Check out the accredited Drama Schools and look to see if they offer Summer Schools or evening classes. These won’t give you the exposure which a full time course would offer, but they will add to your skill set, build your confidence and introduce you to a support system of people in the same boat as you. If you enjoy what is on offer, you could even consider a one year post grad course if you can afford it.
If workshops and courses are the way you want to go then please check out our page on London Acting Courses for a list of classes, courses, and schools which can help you on your journey.
Whatever your budget, there are some good actor classes out there to suit actors from beginners to refresher courses. From Improvisation to film techniques, there is something for everyone. Here are some recommendations from Actor Hub of good acting classes based in London.
Once you are out there trying to survive it is important to try to get an agent as soon as possible. To get an agent you need to be seen, often to get in something you need to have an agent! The ultimate ‘catch 22’! However it can be done.
Work is your best training ground. To be honest, a month’s solid work probably offers as much training as a year at a college.
Get good headshots taken, with some research and googling you can often find a photographer who is starting out and wanting to build a portfolio, this is a cheap way to get your first headshots done. Often they will be looking for models and be more than happy to take your shots if you are happy to pose for them to use in their portfolio. Make sure you ask them to take at least ten ‘normal’ headshots of you before they experiment with their techniques and styles, you need something you can use as your end of the bargain.
Get in Spotlight straight away. You need to be in the directory for any agent or director to take you seriously. It is an expense but think of all the money you have saved by not going to Drama School!
Join Shooting People they advertise low or no fee films looking for actors and film colleges and student films looking for a cast. You will meet and work with young directors helping them to hone their skills. You also pick up excellent screen acting experience, build up your showreel and your CV, and build up a great contact book! Who knows where that student director, filming a short in his mate’s flat is going to be in ten years time!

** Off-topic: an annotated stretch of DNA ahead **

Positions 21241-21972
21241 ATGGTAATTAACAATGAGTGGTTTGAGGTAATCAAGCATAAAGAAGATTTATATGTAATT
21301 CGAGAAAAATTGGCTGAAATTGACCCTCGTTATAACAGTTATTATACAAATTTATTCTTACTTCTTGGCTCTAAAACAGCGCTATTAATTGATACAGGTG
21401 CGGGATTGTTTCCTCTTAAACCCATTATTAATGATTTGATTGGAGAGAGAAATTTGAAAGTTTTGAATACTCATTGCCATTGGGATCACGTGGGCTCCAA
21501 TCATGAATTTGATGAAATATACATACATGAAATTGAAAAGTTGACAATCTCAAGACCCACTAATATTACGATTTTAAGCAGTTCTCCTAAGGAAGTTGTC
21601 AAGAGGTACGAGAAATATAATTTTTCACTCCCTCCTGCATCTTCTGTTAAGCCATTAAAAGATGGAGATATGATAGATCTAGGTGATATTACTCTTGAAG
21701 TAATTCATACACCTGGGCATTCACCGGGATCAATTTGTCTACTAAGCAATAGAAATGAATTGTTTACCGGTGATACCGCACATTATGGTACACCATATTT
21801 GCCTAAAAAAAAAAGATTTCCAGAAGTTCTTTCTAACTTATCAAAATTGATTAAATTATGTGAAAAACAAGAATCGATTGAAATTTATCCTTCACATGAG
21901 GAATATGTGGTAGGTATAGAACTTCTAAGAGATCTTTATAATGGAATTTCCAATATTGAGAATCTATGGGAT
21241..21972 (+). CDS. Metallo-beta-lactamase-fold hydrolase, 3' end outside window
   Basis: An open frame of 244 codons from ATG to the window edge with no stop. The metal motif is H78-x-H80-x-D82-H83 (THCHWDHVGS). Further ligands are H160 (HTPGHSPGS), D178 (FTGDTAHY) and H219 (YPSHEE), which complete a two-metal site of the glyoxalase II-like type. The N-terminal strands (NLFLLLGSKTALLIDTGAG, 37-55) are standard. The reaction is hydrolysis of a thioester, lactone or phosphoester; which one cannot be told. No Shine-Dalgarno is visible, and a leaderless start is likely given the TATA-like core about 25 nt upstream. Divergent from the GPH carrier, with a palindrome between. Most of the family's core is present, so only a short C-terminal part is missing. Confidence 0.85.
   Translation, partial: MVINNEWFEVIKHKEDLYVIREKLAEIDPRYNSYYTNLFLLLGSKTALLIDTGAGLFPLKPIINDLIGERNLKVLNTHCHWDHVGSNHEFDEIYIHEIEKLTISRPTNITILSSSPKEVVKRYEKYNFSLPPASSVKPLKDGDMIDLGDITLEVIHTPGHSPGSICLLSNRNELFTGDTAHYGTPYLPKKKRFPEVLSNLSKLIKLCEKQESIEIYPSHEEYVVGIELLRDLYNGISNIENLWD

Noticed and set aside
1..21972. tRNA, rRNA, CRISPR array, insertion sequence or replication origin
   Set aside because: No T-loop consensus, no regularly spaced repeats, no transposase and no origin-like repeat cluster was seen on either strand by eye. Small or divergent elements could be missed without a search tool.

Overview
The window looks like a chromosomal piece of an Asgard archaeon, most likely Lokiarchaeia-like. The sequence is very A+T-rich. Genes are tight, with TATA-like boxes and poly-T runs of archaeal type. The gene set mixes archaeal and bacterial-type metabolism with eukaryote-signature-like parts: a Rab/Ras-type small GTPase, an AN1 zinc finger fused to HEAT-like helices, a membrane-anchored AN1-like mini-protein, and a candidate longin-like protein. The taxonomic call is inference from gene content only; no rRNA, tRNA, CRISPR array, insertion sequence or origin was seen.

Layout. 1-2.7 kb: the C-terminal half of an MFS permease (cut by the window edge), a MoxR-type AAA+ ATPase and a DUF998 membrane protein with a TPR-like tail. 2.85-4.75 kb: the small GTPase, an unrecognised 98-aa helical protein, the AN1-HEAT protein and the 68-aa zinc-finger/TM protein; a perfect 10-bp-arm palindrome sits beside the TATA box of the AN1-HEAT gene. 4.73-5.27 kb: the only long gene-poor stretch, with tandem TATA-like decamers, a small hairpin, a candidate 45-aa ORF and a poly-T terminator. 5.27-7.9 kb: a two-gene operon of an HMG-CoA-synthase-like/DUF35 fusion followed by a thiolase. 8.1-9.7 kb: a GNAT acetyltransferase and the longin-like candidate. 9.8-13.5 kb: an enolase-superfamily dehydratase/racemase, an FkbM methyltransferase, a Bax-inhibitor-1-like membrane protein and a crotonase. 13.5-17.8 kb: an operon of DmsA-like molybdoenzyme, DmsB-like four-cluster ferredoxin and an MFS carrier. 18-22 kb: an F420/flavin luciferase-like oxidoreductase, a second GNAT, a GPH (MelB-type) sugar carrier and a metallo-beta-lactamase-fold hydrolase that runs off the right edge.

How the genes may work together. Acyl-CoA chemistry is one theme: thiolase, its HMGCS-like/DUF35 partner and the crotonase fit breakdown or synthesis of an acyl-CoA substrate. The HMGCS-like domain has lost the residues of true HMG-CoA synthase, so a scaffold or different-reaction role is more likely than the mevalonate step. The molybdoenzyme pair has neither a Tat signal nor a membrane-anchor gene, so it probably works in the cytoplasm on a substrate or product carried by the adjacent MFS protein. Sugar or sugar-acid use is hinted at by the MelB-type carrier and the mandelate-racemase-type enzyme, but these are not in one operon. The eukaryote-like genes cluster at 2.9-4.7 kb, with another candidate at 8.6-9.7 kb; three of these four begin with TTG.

Keep your ear to the ground and find out who is doing what on the Fringe and try and get seen. Write to Fringe theatres and enquire how they cast their shows, get known around the fringe circuit and be the one they know to call when they need someone for their next show. Being in a good fringe show is a great way to get seen working by an agent. If you are in something good, get everyone to come and see you. Write to agents early and invite them. You can find contact details for Fringe Theatres and Agents in Contacts
Whatever you do never apologise for not having trained, wear it as a badge of honour. Be proud of the road you travelled, be proud of the journey, it has made you who you are today.
Not having a conventional training makes you strong, resilient and self sufficient. You are not ‘in your head’ like a lot of formally trained actors can be. You are probably more flexible, in the moment, and spontaneous than a trained actor. You have a raw energy, a drive, and a freedom which they can never know. Remember to keep learning with every job, from every director, and on every course. Stick with it, its a tough journey and remember the harder you work, the luckier you get.